Oh no, Mr. Bill!

I always view with great interest the weekly missives coming from The Joint Commission’s various house organs, particularly when there’s stuff regarding the management of the physical environment. And one of the more potentially curious/scary “relationships” is that between the good folks in Chicago and the (I shan’t editorialize) folks at the Occupational Safety & Health Administration. They’ve had a nodding acquaintance over the years, but there is evidence in some quarters (I’ve seen a decided uptick in survey findings relating to hazardous materials and waste inventories—as we’ve noted before, a list of your Safety Data Sheets is not going to be enough on its own to satisfy a finding of compliance with the Hazard Communications standard), that concerns relative to occupational health and safety are becoming a target area during Joint Commission surveys.

At any rate, last week, buried in last Wednesday’s action-packed edition of Joint Commission Online, there was an item highlighting the OSHA updates of key hazards for investigators to focus on during healthcare inspections.

Now I can’t imagine that the list of key hazards would come as a surprise to anyone in the field (in case you were wondering, they are: musculoskeletal disorders (MSD) related to patient or resident handling; bloodborne pathogens; workplace violence; tuberculosis; and slips, trips and falls—surprise!), as these are pretty typically the most frequently experienced occupational risks in our industry. What remains to be seen, and what I suspect we need to be keeping in mind as the wars for accreditation supremacy continue, is whether this OSHA guidance translates across to TJC survey methods and practices (I don’t think TJC is as “beholden” to OSHA as they are to CMS, but who knows what the future may hold). That said, I don’t think it would be unwise or in any way inappropriate to shine as much “light” as possible on your organization’s efforts to manage these occupational risks. I’m guessing your most frequently experienced occupational illness and injury tallies are going to include at least two or three of the big five (I suspect that TB may be the least frequent for hospitals, though if you count unprotected/unanticipated exposures, the numbers might be a little higher). Perhaps (if you have not already done so) some performance indicators relating to the management of these risks (successful or unsuccessful) might be a worthwhile consideration as we continue through the EC/safety evaluation cycle (I know some of you are doing your evaluations based on the fiscal year cycle, of which many are wrapping as we speak). And remember, there’s no rule that says you can’t develop and implement new indicators mid-cycle. Take a good look at the numbers you have and figure out whether your organization is where it needs to be from a performance standpoint. If the numbers are good—it might behoove you to ask the question or whether that level of performance is the result of good design or good fortune (there’s nothing wrong with good fortune, though it does tend to be less reliable than good design). As with so many of our critical processes, the more we can hardwire compliance/good practice, the easier our jobs can be. Perhaps that’s an overly optimistic thought, but as I gaze out over Boston Harbor this morning, optimism doesn’t seem to be misplaced—optimism is good to have when flying!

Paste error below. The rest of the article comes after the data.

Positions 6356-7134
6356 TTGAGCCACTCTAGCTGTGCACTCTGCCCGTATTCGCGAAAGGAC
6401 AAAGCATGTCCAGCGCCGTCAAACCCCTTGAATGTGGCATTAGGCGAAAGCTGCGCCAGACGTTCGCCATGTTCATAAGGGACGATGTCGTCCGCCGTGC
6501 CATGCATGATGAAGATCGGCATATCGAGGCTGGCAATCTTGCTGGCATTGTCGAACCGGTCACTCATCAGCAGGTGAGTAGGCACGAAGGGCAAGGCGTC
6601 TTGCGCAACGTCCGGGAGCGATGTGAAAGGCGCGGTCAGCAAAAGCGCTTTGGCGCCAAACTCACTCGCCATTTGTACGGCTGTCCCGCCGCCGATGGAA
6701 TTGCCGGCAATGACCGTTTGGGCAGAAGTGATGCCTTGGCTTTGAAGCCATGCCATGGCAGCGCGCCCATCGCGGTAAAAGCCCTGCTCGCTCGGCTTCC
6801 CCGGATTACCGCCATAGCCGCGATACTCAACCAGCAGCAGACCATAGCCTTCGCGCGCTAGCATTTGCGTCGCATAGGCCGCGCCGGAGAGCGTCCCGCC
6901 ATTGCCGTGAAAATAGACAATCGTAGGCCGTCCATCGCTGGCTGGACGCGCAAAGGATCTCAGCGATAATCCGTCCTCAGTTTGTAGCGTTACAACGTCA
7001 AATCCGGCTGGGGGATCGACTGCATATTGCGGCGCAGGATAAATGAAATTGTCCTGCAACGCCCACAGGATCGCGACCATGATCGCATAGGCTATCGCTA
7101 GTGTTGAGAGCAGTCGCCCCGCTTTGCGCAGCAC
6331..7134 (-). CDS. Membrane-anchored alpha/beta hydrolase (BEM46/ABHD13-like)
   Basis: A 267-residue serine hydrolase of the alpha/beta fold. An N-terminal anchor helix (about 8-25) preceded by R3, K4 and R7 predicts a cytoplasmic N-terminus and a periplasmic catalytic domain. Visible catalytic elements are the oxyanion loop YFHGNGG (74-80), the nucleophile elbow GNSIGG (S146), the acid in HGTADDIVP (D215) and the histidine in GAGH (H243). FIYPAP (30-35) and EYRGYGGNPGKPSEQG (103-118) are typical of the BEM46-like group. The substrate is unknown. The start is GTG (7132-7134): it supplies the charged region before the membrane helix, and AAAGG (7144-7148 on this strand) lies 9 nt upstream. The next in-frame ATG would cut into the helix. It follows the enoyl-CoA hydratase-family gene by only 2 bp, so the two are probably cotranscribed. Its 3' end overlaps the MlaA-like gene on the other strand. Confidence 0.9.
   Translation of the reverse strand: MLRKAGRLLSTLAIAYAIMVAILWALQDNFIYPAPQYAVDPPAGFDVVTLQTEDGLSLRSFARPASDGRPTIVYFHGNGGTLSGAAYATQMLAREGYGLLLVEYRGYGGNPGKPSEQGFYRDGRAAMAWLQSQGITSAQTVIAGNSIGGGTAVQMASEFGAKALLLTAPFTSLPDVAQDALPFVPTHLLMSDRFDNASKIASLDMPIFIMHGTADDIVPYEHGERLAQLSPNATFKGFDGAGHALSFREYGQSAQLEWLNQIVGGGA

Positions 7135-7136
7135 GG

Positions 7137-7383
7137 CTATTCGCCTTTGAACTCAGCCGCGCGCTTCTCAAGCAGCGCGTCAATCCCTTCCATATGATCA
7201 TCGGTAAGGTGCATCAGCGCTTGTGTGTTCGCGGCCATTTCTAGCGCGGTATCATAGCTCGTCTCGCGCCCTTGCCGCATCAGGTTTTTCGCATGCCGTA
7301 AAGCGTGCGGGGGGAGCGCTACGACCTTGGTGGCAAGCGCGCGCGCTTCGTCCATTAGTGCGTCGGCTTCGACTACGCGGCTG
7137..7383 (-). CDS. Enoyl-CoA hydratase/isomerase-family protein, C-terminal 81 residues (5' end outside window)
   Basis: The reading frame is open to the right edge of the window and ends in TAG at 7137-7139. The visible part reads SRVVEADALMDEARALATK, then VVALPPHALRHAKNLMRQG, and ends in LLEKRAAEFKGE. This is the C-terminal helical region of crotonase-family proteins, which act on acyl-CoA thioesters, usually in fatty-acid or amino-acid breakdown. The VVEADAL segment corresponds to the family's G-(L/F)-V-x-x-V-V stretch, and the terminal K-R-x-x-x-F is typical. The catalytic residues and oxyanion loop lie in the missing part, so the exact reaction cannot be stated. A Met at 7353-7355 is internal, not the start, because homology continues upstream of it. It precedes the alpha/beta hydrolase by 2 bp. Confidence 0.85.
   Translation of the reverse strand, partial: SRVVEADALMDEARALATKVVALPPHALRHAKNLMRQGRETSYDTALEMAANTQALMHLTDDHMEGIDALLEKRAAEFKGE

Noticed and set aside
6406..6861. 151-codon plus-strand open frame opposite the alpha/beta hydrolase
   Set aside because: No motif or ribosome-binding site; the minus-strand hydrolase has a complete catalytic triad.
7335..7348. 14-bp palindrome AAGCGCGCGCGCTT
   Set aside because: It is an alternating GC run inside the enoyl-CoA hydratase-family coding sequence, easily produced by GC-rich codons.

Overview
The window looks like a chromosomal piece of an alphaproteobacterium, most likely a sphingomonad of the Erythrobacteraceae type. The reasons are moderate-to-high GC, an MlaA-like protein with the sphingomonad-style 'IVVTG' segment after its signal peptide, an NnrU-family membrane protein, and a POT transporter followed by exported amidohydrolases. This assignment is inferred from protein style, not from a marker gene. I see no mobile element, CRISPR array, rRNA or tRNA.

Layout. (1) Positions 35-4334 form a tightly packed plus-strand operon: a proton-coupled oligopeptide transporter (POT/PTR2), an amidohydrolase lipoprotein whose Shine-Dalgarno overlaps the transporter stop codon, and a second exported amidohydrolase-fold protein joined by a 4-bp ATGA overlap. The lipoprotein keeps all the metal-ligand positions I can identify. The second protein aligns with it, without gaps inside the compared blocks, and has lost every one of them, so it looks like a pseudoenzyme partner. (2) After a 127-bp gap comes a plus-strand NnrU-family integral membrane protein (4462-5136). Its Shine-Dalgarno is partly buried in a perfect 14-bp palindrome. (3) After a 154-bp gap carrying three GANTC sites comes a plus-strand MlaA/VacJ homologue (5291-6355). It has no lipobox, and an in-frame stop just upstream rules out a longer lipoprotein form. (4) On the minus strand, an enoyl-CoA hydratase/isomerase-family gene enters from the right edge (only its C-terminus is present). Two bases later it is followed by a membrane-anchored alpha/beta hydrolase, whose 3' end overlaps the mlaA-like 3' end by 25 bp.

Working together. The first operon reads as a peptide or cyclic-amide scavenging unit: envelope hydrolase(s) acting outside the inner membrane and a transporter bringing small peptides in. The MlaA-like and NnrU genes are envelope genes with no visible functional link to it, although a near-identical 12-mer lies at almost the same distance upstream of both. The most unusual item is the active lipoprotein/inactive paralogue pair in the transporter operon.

Where there’s smoke…

Last week, I had the opportunity to make a presentation to some members of the Colorado Hospital Association (Many thanks to everyone who attended. It was a great pleasure having the opportunity. You guys rocked!) regarding the whole Physical Environment/Environment of Care focus during regulatory surveys of late. One of the items we discussed was the issue of The Joint Commission’s exhortation of folks to review/revise their smoking policy(s) in light of recent technological innovations in the realm of nicotine delivery systems and how to account for the risks associated therewith.

What I hadn’t planned on was a turn in the conversation towards the legalization of marijuana in Colorado and having to deal with that set of risks (I’m thinking snack sales in the hospital gift shops may get a wee bit of a boost) from a smoking policy perspective. Upon further thought (as I tend to do), while I was bicycling this morning the thought occurred to me that there’s potentially a whole host of risks associated with occupational safety, particularly as a function of impaired employees. We didn’t really talk about this piece of the puzzle last week, but I would assume (and yes, I know exactly what happens when one assumes) that you have to “run” with a general prohibition on consumption during work hours, much akin to a general prohibition of alcohol consumption during work hours. At any rate, I was wondering if any folks out there in radioland had given this much thought and whether anyone is prepared to share any nifty thoughts or plans they might have. I have a sneaking suspicion that as the movement to legalize cannabis gains momentum, this may figure in the future (maybe not so prominently—could be no big deal). Is anybody trying to get out in front on this?

Thanks again to the Colorado Hospital Association for last week’s presentation and for planting the seed for this blog entry (small pun intended).